07 April, 2012

The Universe Within

Awhile ago now, one of my husband's online friends asked if anyone would be willing to proof read a book he'd written and was planning to self publish in ebook format. I happily said yes and was sent a copy. Now Adrian has taken the step of publishing the book and I'm thrilled to review it!

Title: The Universe Within
Author: Adrian Ridgley
Genre: Fiction
Audience: Adult
Format: Kindle - supplied by the author

From Amazon: Charles (Chaz) Perez Del Rio is a philosopher, a rockclimber and a geneticist, not necessarily in that order. During a climbing holiday at Mt Arapiles a notion germinates deep within him that he just can’t shake. There is something terribly wrong with the world and the humanity that continues to shape it. So starts a physical and mental journey that Chaz mistakenly believes is of his making. It leads to his discovery of the meaning of it all: all past, all present, all future - everything. He holds the key to mankind’s utopia, a utopia that the universe will share, the future that was always meant to be. But there is a catch - is mankind worthy of the knowing? The alternative is annihilation.
What I thought: First off, little bit of boasting here. My husband designed that cover! The photo is actually of the author, Adrian Ridgley on a climb called Kachoong, a climb that Rockclimbing.com claims is:
The route. The best, most famous, most dreamed about, and most fallen off route in all of Australia.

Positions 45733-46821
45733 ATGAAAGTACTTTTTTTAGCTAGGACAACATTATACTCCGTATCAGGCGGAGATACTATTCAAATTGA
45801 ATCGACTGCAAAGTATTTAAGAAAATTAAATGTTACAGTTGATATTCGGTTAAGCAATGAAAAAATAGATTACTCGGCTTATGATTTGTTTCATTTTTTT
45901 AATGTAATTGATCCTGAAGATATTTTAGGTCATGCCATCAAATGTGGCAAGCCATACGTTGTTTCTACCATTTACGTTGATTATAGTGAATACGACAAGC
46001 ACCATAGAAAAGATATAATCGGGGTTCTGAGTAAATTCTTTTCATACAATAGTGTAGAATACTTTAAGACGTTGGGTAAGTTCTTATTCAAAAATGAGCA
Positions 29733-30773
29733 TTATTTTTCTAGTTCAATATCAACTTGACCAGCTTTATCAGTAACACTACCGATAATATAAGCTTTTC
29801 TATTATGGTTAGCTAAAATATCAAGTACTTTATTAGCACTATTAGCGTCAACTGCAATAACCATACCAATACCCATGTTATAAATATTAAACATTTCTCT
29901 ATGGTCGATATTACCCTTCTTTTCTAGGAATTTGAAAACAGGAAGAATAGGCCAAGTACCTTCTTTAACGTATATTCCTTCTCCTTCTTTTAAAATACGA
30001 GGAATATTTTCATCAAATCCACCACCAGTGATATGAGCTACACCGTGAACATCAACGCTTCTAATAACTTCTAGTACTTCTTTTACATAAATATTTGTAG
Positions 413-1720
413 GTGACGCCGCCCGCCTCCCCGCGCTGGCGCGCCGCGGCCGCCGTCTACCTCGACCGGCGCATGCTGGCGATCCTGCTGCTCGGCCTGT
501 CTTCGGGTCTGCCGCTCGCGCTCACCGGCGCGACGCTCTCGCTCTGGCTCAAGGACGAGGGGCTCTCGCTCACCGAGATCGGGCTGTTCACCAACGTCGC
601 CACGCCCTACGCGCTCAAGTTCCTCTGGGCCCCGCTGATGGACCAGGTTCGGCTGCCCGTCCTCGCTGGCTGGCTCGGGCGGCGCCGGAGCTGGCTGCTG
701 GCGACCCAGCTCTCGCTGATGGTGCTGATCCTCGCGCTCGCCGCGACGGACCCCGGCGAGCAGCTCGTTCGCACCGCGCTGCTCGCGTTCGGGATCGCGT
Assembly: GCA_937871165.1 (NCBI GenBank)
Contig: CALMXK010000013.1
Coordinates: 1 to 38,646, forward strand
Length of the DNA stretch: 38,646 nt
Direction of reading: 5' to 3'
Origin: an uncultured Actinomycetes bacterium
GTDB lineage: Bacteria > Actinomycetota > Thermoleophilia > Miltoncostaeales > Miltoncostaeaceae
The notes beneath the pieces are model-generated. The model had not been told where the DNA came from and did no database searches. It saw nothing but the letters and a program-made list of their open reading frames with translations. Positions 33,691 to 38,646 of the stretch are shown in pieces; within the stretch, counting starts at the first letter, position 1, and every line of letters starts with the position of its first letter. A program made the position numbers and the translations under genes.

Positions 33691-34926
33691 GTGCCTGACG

The Universe Within starts in two parts. The first focuses on The Collective - a collection of entities whose rhythm is being disturbed, not for the first time. But this time, the ripples are noticeable and The Collective needs to work out what to do. The second part focuses on Ridgley's passion - rock climbing. As the novel progresses, these two worlds come together, presenting some really interesting ideas and thoughts.

The rock climbing parts of the book are awesome! Ridgley's love of the sport is clear. His descriptions of not only how the climb is done, but the thought processes involved are engrossing. I finished the book wanting to rock climb. He describes climbs that actually exist, that he has really done, but does warn at the end of the book that these descriptions are NOT to be taken as beta! (See, I picked up some rock climbing lingo...if you're a rock climber, you know what beta means, if not, read the book to find out!) His descriptions have you holding your breath as Chaz reaches for that next hold, or he finds the magical link between the rock and the climber. Fantastic stuff.

The Collective parts, like The Collective itself, are not as tight. I think part of this is the fact The Collective is an abstract idea to start with. It's role and purpose are hard to grasp, as Ridgley reveals bit by bit the link between them and Chaz. In the beginning of the book, I struggled with The Collective parts. However, I was proof reading it as well as trying to get my head around the concepts. Without the proof reading, I would have been able to focus more on the idea of The Collective. The further into the book, the more interesting and easier I found The Collective to read. As links were made I became intrigued by the idea Ridgley was drawing out.

The Universe Within is not perfect, but it is well worth the read. It shows an author with promise and will make you wonder about whether knowing the answers to all of the world's ills would be such a good thing after all.

The Universe Within can be purchased for Kindle from Amazon. At only $2.99, it's a bargain!

Challenges: ebook Challenge; Aussie Author Challenge

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